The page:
Big adventures at Townshend school


TOWNSHEND — Dreams of being in the circus are not out of reach for some kids as they will put on their own show this Friday.

Troy Wunderle of Wunderle's Big Top Adventures(WBTA) is teaching circus and balance skills to students at Townshend Elementary. After having spent five days alongside Wunderle, the kids from prekindergarten to sixth grade will put on a show for staff and families on Friday evening. WBTA promotes safe and intriguing world class circus programming and entertainment for all ages and has a mission to, "spread joy, create memories, and inspire dreams," according to the website home page.

Wunderle himself is a former international performer with the Ringling Brothers and Barnum & Bailey Circus. He also spent more than a decade touring throughout the United States as a freelance performer and was an employee of Circus Smirkus. Besides his own credentials, he does it for the kids and what they get out of it.

"This is full involvement, we talk a lot about being able to try hard things and to be okay with failure," said Wunderle. "And these kids do it on a regular basis and they are taught to process what caused the failure and how to alter what caused that failure and ultimately how to succeed."

Wunderle calls this lesson, "failing successfully," and he goes over that every day with each classroom.

Monday through Friday of this week students practice with diabolos, lassos and jump ropes, devil sticks, hand sticks, plates, juggling balls, feathers, rola bolas, hula hoops, pogo sticks, stilts, pedalos, scarfs and globe walking balls. The students are taught each skill in a safe environment and then they pick which acts they want to perform for Friday's show. They practice their chosen skill throughout the week and then work to perfect it as time goes on. On Tuesday, fifth and sixth graders worked on their balance by adding a hand-eye skill with it. For this exercise, some of the students practiced globe walking (where the performer balances atop a large sphere, sometimes taller than the performer) meanwhile passing juggling rings to another person across from them.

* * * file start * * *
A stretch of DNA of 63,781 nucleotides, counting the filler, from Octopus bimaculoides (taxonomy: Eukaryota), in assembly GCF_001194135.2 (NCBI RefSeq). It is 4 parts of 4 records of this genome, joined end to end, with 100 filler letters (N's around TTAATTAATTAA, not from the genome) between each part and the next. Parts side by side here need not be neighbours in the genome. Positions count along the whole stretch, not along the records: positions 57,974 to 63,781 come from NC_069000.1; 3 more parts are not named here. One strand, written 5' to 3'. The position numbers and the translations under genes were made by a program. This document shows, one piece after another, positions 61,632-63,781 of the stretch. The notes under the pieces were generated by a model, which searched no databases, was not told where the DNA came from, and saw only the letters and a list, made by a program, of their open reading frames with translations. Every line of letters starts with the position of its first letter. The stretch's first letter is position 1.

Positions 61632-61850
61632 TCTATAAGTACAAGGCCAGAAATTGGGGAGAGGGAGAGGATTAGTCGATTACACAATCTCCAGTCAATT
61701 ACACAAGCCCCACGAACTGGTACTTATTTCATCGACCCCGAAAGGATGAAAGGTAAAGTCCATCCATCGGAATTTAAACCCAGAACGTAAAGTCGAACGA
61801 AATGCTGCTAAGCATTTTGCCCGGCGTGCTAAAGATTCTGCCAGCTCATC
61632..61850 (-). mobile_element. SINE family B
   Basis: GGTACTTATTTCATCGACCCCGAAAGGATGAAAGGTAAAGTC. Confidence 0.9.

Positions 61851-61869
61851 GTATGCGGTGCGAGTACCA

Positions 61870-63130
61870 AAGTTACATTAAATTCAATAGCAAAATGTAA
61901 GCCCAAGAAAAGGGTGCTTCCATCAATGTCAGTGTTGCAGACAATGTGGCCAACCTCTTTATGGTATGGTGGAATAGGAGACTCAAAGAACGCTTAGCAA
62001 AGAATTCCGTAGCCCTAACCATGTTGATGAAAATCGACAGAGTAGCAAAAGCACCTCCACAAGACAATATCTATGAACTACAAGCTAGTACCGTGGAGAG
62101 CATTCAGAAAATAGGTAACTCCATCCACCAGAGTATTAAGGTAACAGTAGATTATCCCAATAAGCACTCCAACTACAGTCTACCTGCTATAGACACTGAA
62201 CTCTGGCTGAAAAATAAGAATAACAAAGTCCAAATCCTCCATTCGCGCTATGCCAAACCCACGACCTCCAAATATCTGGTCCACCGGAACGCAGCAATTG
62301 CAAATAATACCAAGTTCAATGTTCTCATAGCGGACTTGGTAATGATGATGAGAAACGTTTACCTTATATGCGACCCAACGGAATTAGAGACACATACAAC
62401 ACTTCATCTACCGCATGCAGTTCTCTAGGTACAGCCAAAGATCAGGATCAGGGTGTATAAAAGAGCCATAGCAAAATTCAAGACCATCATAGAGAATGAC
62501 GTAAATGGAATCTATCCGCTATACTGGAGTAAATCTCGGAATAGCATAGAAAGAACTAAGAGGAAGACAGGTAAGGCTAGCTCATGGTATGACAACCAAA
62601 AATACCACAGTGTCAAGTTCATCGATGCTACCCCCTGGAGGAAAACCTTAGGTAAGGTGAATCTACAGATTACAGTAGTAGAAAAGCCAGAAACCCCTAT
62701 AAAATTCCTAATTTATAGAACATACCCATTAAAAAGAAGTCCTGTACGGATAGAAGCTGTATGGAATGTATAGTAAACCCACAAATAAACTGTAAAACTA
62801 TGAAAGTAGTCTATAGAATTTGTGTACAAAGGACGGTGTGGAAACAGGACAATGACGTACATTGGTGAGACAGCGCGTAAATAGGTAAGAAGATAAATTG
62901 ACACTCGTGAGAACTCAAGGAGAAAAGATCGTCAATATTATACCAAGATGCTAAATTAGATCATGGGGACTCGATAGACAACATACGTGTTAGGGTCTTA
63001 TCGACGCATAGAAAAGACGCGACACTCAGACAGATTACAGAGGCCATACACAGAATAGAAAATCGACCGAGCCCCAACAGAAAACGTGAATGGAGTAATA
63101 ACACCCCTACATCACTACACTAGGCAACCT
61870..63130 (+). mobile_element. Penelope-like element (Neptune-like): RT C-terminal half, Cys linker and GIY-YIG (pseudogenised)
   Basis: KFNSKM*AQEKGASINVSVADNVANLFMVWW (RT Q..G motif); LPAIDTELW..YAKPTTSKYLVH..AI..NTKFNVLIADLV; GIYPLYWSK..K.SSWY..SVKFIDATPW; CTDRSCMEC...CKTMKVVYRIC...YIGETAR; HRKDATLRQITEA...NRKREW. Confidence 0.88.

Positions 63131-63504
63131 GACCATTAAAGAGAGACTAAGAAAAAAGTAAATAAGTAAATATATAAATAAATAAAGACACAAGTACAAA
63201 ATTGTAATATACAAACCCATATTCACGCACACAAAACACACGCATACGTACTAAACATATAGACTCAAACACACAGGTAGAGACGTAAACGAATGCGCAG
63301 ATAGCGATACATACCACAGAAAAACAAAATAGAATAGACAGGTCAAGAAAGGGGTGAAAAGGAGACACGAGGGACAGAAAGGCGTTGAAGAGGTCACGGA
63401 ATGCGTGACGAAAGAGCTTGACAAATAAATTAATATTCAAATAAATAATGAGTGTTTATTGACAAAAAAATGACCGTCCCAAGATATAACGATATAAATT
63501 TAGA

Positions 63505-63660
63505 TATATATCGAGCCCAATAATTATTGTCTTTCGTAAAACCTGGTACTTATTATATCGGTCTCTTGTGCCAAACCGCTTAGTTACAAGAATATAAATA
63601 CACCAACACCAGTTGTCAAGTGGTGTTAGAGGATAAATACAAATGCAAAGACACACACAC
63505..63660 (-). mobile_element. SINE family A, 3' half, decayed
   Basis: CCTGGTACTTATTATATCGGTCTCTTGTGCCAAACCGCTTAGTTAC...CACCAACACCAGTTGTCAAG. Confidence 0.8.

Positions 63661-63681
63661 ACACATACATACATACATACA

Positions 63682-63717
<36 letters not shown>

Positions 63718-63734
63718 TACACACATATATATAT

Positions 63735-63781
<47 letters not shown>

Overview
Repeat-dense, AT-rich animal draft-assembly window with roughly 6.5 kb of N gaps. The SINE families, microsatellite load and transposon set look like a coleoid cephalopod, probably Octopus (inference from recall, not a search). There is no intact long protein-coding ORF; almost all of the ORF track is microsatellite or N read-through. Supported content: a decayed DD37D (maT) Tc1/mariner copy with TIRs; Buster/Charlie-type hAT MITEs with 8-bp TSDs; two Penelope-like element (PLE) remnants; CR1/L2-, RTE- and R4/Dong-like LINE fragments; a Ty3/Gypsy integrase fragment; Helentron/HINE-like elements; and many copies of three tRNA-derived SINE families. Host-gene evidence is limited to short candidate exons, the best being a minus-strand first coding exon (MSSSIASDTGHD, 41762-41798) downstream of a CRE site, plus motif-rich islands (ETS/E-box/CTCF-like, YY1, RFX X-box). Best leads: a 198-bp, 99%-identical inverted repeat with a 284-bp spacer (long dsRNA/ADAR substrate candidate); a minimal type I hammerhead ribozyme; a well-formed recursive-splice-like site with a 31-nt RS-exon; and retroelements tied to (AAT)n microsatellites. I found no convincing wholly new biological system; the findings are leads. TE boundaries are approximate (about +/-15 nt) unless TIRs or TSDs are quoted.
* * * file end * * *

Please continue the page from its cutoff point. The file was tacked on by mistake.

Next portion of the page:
"It's a full awareness of your body and your surroundings. Circus allows you to be able to master skills and then present them in front of a live audience," said Wunderle.

He added that by being able to conduct two skills at once, it gives an individual the ability to become a full performer. In other ways, performers learn how to divide their focus and yet remain focused on the sole presentation. Townshend Elementary School Principal Deborah Leggett said she feels the program brings other types of positivity to the kids.

"I feel the arts helps students develop confidence and self expression, so I always look for good residencies because I really think they help children go deeper into those experiences," said Legget.

The students were all smiles and giggles, even when they fell off their pogo sticks or did not perform something properly. Some of the students explained what goals they have for Friday's show and said they didn't mind having Wunderle as their instructor either.

"My goal for Friday night is to get up on the globe by myself and juggle with Troy," said Hannah Frost, 12. "I like that he's pretty funny."

Another sixth-grade student explained what skills he is taking away from this week-long training.

"On the pedalo, I'm learning to keep my balance," said Tyler Claussen, 13. "If I slipped and I tried to catch my balance, I could easily get it now because I've been training."

Claussen added that aside from practicing on the pedalo, he also enjoys "going high" on the pogo stick. He also mentioned what his goal is for this Friday's show.

"I'll try not to fail easily and keep smiling. If I fail, I would just keep going and not worry about it," said Claussen.

This Circus Arts Residency is co-sponsored by the Vermont Arts Council, which provides $250 per day along with the Townshend Elementary School Club. This is the third year WBTA has been at Townshend Elementary and Wonderle says he has held this program at 24 different schools for this 2015-2016 academic year. They are one-week or two-week programs that culminate with a presentation for the community.

"Another beautiful thing about this program is that there are kids that will shine in this circus, that may not have a daily chance to shine because maybe school is a little tough for them," said Wonderle. "So there are kids that come in that absolutely dazzle the audience. Some come in very engaged and become real stars in this show, which will give them a boost of confidence that they will take with them for the rest of the school year and beyond."

– Maddi Shaw can be reached at 802-254-2311 ext. 275.


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